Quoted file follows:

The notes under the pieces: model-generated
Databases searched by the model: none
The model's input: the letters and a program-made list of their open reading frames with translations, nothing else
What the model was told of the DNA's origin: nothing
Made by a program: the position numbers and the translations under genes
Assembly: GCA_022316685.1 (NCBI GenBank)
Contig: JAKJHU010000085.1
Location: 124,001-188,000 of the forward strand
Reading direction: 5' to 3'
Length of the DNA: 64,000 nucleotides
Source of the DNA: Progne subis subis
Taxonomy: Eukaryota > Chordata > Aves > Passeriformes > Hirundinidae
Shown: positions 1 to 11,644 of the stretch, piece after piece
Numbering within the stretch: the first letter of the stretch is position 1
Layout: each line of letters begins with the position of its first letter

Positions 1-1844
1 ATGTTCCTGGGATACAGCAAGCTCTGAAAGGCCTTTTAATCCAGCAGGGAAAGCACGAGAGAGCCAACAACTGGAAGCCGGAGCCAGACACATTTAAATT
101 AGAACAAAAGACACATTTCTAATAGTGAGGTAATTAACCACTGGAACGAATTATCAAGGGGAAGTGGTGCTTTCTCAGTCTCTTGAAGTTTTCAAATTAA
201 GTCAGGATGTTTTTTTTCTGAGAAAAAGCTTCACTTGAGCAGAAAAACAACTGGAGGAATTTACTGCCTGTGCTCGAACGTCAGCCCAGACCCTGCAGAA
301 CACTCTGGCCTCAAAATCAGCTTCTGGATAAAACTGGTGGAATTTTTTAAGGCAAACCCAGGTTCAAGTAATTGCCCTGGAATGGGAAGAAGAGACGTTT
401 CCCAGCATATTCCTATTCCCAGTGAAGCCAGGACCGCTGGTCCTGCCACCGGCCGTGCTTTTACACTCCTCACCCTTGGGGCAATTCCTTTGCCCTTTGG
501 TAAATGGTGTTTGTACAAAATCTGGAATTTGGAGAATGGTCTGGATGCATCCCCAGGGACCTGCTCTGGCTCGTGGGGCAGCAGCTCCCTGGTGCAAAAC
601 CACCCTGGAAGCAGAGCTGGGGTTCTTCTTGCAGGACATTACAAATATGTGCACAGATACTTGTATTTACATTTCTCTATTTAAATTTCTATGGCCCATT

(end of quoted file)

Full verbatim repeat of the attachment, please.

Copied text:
The notes under the pieces: model-generated
Databases searched by the model: none
The model's input: the letters and a program-made list of their open reading frames with translations, nothing else
What the model was told of the DNA's origin: nothing
Made by a program: the position numbers and the translations under genes
Assembly: GCA_022316685.1 (NCBI GenBank)
Contig: JAKJHU010000085.1
Location: 124,001-188,000 of the forward strand
Reading direction: 5' to 3'
Length of the DNA: 64,000 nucleotides
Source of the DNA: Progne subis subis
Taxonomy: Eukaryota > Chordata > Aves > Passeriformes > Hirundinidae
Shown: positions 1 to 11,644 of the stretch, piece after piece
Numbering within the stretch: the first letter of the stretch is position 1
Layout: each line of letters begins with the position of its first letter

Positions 1-1844
1 ATGTTCCTGGGATACAGCAAGCTCTGAAAGGCCTTTTAATCCAGCAGGGAAAGCACGAGAGAGCCAACAACTGGAAGCCGGAGCCAGACACATTTAAATT
101 AGAACAAAAGACACATTTCTAATAGTGAGGTAATTAACCACTGGAACGAATTATCAAGGGGAAGTGGTGCTTTCTCAGTCTCTTGAAGTTTTCAAATTAA
201 GTCAGGATGTTTTTTTTCTGAGAAAAAGCTTCACTTGAGCAGAAAAACAACTGGAGGAATTTACTGCCTGTGCTCGAACGTCAGCCCAGACCCTGCAGAA
301 CACTCTGGCCTCAAAATCAGCTTCTGGATAAAACTGGTGGAATTTTTTAAGGCAAACCCAGGTTCAAGTAATTGCCCTGGAATGGGAAGAAGAGACGTTT
401 CCCAGCATATTCCTATTCCCAGTGAAGCCAGGACCGCTGGTCCTGCCACCGGCCGTGCTTTTACACTCCTCACCCTTGGGGCAATTCCTTTGCCCTTTGG
501 TAAATGGTGTTTGTACAAAATCTGGAATTTGGAGAATGGTCTGGATGCATCCCCAGGGACCTGCTCTGGCTCGTGGGGCAGCAGCTCCCTGGTGCAAAAC
601 CACCCTGGAAGCAGAGCTGGGGTTCTTCTTGCAGGACATTACAAATATGTGCACAGATACTTGTATTTACATTTCTCTATTTAAATTTCTATGGCCCATT